The Fire Next Time
By James Baldwin
In the book, James Baldwin emphasizes:
1. Tolerance- The author includes a letter he wrote to his nephew, in which he states that the black race needs to accept the white race. He later discusses Elijah's point of view on the white devil, which he disagrees with. He speaks about integration of races, and equality.
2. Religion- He talks about his years as a young minister, and how he felt about the people who were running the church, how there were faults in his church, and he spoke about Elijah's religious views about the destiny of the black man.
3. Lack of Protection- with the repetition of "Protect your Women" and his own encounters with the very people who are supposed to protect him, who instead hurt him and bully him, Baldwin lets the reader know what kind of world black people live in- a place where they have to look over themselves.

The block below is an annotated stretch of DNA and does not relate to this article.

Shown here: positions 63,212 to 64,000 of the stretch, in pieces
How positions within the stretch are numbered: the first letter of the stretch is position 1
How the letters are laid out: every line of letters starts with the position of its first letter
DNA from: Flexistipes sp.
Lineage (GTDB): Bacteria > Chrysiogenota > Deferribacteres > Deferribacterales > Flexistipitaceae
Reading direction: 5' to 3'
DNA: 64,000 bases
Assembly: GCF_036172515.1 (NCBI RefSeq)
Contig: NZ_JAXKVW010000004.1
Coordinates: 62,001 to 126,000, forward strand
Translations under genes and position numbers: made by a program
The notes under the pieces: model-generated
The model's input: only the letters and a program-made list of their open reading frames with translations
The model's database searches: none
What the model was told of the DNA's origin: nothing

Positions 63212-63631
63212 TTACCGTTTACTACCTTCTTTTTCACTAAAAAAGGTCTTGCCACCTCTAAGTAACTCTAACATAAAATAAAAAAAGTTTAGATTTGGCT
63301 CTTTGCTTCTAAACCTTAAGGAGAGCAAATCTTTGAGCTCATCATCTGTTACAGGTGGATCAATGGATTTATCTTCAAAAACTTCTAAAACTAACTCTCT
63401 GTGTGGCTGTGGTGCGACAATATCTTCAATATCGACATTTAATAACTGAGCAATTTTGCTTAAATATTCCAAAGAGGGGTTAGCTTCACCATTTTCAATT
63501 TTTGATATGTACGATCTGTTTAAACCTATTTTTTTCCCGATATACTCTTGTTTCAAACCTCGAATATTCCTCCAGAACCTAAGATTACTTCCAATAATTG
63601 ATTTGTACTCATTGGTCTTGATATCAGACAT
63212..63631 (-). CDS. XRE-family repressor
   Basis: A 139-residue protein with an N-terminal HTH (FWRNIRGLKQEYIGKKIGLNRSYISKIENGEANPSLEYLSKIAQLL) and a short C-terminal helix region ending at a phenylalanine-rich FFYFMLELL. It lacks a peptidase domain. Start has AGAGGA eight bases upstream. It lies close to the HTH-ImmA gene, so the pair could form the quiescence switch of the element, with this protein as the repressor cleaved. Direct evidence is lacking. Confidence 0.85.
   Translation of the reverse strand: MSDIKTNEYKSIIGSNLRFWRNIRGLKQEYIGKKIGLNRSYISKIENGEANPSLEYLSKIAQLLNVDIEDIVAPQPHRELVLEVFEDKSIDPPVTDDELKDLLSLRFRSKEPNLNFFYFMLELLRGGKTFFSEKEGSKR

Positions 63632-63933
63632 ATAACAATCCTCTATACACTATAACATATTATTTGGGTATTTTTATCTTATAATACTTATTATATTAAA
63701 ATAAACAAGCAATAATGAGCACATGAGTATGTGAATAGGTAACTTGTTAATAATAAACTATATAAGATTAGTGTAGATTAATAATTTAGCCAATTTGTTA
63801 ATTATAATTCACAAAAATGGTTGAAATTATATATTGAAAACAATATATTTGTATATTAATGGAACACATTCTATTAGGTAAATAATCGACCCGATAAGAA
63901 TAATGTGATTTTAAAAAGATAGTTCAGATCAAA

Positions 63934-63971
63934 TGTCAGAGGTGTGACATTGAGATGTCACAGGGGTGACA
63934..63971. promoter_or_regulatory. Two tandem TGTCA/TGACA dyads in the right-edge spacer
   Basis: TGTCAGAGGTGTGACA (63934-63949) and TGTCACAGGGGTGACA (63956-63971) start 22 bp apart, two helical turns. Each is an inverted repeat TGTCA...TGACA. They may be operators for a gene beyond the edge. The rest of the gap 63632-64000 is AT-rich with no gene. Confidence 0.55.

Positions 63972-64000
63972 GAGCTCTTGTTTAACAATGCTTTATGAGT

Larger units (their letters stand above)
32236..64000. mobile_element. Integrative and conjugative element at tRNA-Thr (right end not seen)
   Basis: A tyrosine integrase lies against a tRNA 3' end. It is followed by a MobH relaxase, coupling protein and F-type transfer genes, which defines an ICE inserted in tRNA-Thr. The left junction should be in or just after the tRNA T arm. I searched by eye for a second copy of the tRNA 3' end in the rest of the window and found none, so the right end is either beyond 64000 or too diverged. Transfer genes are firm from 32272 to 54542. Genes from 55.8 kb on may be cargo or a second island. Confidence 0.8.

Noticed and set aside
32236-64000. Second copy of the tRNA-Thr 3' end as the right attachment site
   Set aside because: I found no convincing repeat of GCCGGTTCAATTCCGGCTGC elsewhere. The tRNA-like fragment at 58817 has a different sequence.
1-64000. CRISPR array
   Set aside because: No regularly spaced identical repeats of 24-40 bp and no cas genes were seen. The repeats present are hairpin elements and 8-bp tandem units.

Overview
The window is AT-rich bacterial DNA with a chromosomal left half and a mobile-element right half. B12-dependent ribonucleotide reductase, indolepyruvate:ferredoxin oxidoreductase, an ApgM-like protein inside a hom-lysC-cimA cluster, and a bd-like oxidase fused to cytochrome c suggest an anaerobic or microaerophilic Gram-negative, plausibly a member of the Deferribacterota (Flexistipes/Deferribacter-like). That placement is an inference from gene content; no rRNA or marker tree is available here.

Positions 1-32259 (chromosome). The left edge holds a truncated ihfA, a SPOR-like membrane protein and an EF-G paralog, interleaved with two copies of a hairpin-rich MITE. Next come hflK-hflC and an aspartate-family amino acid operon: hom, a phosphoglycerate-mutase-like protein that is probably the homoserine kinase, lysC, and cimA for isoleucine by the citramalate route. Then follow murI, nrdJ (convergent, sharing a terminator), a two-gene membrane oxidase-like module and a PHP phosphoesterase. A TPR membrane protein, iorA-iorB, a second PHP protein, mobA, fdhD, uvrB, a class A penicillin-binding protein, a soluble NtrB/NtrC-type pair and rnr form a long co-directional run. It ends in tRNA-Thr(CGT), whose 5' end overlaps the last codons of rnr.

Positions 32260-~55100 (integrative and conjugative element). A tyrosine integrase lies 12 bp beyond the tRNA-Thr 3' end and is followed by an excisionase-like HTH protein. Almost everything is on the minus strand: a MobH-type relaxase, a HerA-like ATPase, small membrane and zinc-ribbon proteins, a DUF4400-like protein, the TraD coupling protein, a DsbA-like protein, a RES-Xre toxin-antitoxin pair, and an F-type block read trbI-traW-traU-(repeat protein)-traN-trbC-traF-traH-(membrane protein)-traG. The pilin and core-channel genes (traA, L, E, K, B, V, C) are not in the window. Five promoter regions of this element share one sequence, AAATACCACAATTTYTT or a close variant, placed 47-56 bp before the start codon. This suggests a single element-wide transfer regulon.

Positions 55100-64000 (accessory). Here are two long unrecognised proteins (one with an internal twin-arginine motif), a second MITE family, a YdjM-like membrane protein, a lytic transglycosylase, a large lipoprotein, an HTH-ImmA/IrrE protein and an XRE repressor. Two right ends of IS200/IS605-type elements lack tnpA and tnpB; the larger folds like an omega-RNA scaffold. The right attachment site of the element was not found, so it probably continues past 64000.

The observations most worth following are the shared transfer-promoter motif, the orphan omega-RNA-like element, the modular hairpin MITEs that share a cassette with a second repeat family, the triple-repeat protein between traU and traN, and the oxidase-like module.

Rhetorical Devices Used
1. Rhetorical Questions- On page 69 and 72, the author uses rhetorical question to create a more conversation-like feel to the passages. "Was this True?" (Page 72) "Had they failed?" (Page 72) Although no one has the answer, the question humanizes the piece and makes it more approachable.
2. Like on page 63, although it occurs all throughout the book, the author uses perspective in his writing to convey his thought, judgement and assumptions. This gives the book a certain confidence, to confide in his readers. "I had the feeling, as he talked and laughed with the others, whom I could only think of as his children that he was sizing me up."
3. He uses repetition in the “Yes, that’s right” phrase to indicate that Elijah’s followers agreed with every word he said constantly. Other instances, like, “protect your women.” is used to emphasize the phrase as a constant struggle and necessity. Page 65, "Elijah went on about the crimes of white people, to the endless chorus of "Yes, that's right."